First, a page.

Bob Frailey's recollection of American University athletics spans five decades, but he says he never has seen anything like the Eagles' 1-0 NCAA semifinal victory over Hartwick on Saturday at Reeves Field.

"Nothing compares," said Frailey, American's athletic director, who graduated from the university in 1949 and coached swimming and golf there until he assumed his current position in 1964.

The 1-0 win over the Warriors lifted American (19-2-2) into the NCAA final Saturday (10 p.m. EST) in the Seattle Kingdome. The Eagles will play UCLA (19-1-4), which beat Evansville, 3-1, yesterday in Evansville, Ind.

Although the Eagles did not go head to head with the Bruins this year, they did get a good look at them when both played in the Sunblazer Invitational Classic in Florida, which the Eagles won early in the season.

American beat Florida International, 2-1, in overtime, and the University of Tampa by the same score. Michael Brady, who assisted on Fernando Iturbe's goal Saturday, scored three of the four American goals, including the game-winner in both. UCLA beat Tampa, 4-2, on three goals by Dale Ervine, but tied Florida International, 1-1.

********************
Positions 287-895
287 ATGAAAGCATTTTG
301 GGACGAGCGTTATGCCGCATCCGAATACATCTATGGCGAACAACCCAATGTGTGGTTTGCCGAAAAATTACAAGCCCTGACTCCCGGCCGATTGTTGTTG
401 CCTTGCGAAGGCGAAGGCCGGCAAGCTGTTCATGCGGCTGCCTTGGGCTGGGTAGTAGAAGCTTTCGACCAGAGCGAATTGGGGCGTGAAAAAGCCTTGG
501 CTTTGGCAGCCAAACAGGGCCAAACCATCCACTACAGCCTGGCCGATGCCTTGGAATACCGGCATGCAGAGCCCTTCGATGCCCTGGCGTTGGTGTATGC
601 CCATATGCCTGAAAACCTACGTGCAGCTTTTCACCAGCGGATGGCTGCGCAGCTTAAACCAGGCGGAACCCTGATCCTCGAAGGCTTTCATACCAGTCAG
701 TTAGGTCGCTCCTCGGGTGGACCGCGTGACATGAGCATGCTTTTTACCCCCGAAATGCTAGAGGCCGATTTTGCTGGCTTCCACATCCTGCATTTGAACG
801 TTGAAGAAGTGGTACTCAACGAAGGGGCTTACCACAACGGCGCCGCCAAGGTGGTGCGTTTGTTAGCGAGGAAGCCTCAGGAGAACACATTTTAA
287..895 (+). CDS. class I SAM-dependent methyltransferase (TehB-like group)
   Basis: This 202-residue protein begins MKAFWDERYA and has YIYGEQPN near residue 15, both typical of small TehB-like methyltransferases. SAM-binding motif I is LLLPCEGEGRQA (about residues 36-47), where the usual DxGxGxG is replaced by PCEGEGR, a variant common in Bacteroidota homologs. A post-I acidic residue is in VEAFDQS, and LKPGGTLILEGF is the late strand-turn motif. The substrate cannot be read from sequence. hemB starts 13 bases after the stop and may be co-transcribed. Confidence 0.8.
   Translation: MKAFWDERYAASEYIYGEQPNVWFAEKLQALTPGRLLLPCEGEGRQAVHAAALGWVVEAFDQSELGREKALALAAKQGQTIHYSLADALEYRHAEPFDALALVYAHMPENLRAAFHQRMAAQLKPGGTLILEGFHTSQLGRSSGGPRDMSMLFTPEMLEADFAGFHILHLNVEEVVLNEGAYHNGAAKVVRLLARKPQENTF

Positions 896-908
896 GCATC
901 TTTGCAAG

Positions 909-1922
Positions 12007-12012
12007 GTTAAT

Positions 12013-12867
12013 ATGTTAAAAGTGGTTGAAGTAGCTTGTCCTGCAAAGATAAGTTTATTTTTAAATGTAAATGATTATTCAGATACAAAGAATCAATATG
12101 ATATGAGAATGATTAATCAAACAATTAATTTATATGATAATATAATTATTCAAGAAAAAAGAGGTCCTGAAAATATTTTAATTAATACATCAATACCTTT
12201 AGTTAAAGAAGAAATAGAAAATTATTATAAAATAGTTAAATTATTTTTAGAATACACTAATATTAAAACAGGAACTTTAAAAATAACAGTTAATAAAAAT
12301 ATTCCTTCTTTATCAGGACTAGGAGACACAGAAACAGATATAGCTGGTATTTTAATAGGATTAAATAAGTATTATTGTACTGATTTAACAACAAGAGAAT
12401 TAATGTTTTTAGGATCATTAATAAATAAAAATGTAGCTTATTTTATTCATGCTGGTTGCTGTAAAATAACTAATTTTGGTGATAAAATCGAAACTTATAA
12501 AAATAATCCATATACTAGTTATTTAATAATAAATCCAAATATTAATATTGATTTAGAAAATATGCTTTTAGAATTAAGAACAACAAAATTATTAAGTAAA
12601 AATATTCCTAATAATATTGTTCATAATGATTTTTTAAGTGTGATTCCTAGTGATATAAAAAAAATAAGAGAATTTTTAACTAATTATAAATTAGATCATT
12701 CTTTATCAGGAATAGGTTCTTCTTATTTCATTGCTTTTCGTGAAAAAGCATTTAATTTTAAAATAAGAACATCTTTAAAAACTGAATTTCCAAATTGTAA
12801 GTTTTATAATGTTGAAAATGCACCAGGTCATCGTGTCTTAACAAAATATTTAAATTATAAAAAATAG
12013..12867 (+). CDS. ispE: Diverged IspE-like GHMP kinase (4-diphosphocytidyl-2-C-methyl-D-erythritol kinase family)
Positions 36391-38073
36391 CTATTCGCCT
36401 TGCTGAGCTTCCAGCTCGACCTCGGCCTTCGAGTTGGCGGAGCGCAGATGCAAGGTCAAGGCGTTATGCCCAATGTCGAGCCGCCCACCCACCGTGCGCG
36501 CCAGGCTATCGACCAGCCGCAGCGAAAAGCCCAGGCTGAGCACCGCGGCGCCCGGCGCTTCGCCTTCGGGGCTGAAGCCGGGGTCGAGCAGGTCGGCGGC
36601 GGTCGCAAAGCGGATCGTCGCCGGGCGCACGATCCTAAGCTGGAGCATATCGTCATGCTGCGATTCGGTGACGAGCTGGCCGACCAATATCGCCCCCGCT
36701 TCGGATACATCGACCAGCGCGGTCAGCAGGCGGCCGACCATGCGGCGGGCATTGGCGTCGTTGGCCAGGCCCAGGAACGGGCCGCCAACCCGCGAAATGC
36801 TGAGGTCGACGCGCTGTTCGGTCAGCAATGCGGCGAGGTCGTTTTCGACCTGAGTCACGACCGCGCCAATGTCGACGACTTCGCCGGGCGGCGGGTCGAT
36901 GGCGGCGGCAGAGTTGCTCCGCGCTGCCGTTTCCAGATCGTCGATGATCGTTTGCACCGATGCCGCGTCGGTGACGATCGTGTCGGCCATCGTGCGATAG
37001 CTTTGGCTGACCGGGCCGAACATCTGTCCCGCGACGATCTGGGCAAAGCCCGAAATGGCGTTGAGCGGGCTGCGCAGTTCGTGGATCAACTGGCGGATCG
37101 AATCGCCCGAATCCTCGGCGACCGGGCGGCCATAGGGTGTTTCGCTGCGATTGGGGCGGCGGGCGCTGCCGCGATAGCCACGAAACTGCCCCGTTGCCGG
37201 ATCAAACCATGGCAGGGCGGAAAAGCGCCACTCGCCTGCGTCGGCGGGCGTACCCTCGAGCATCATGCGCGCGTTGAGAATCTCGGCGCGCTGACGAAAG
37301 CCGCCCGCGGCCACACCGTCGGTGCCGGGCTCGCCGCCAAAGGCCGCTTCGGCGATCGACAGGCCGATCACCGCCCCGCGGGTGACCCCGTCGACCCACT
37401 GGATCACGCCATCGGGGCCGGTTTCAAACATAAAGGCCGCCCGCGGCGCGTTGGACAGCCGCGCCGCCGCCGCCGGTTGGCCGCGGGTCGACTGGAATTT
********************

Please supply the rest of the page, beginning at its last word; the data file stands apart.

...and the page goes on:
After the classic, UCLA Coach Sigi Schmid told a national soccer magazine that he was impressed by American's David Nakhid. "He played both ends of the field. He was creative. He had good vision. And he worked at it."

Schmid would have been impressed by Nakhid on Saturday. Nakhid orchestrated play in the midfield and made it difficult for Hartwick's offense.

"David Nakhid dominated the midfield," said American Coach Pete Mehlert, who was in Pittsburgh yesterday to see a high school all-star soccer game. "The entire team played cohesively. They supported each other well. They covered up defensively. And we won the key matchups: Fernando (Iturbe) over Matt Kern and Serge (Torreilles) over (Dave) Magistrale."

The victory put American's campus into an uproar. Confetti and rolls of toilet paper fell like ticker tape from dormitory windows. And T-shirts proclaiming "The Battle in Seattle" were being printed.

As for campus unity and school spirit, Frailey said: "It's amazing what something like this will do."